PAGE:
Rerucha Studio Refreshes A Midcentury in Despair

Laurelhurst House

Text from architect

This midcentury home held promise, despite having endured a series of clumsy additions, including a 1980s sunroom addition and years of disrepair and neglect.

The home takes its name from a family of starlings that nested in the home’s wall cavities, which were left open from previously abandoned repairs. Originally designed in 1952 by noted Seattle architect Perry Johanson, the home had strong bones and was well located within the city with views of Lake Washington. The guiding principle for the remodel was to fully embrace the relationships between inside and outside.

Laurelhurst House
Laurelhurst House
Laurelhurst House

The first step of construction was to strip the interior and exterior down to the essentials, carefully preserving the integral midcentury features. Small, inefficient rooms were removed and spaces opened to create better flow and amore contemporary, open-floor plan. Exposed car-decking ceilings, heavy timber beams, and rimless moldings were preserved and refinished while old windows were replaced with new, period-authentic windows.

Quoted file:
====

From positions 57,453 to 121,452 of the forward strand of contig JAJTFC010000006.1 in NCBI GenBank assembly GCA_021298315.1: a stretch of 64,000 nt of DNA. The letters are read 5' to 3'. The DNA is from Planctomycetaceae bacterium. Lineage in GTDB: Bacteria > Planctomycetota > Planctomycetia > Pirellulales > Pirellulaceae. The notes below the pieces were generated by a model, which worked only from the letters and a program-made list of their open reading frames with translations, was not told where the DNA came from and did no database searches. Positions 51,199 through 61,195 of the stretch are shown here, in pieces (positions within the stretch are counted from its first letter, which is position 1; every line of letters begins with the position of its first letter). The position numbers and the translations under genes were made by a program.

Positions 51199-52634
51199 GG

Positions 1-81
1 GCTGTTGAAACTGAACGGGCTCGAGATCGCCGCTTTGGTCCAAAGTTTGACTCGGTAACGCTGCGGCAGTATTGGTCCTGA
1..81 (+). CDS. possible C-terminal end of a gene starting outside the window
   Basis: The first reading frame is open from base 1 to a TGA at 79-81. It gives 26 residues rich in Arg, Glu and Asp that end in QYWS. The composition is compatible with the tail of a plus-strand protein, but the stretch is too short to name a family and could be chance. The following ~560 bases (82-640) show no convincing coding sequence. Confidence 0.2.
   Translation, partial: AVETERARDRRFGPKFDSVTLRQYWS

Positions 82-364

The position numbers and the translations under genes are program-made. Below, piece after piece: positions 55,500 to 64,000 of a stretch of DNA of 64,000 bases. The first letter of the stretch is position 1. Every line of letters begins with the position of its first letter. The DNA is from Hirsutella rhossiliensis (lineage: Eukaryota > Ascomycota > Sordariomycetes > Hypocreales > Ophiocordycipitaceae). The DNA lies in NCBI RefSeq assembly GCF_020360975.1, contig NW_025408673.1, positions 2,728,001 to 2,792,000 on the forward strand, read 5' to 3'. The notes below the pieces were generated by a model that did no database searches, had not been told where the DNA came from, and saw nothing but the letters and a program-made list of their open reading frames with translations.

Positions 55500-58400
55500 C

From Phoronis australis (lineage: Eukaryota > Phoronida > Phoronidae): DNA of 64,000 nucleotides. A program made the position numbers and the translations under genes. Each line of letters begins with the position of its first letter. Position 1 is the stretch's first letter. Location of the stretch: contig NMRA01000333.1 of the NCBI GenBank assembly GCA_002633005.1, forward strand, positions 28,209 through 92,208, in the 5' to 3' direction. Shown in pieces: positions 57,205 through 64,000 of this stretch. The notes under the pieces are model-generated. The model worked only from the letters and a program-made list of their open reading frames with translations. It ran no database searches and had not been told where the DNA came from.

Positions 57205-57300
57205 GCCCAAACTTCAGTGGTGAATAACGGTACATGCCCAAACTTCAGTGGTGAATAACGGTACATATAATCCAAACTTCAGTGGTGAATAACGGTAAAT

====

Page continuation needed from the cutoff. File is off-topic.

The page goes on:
Laurelhurst House
Laurelhurst House

The kitchen, located on the second floor along with the rest of the primary living spaces, was expanded and redesigned. Glass doors open the kitchen up to a now accessible garage roof, featuring a cozy, built-in conversation pit. Wood seating with cement-clad planters and pavers combine with steel elements for a look that’s organic rather than industrial, light rather than heavy.

Laurelhurst House
Laurelhurst House

The home’s first floor currently serves as a self-contained, secondary space for guests. The well-proportioned, east-facing facade was preserved while new steel doors and sun shades were added for definition. Without expanding the footprint of the house, it was transformed from modest to impactful — open, modern, and complete.

Laurelhurst House
Photos by Benjamin Benschneider

Project Team: Rerucha Studio (architecture and interior design), Caspers Built (contractor), Benjamin Benschneider (photography)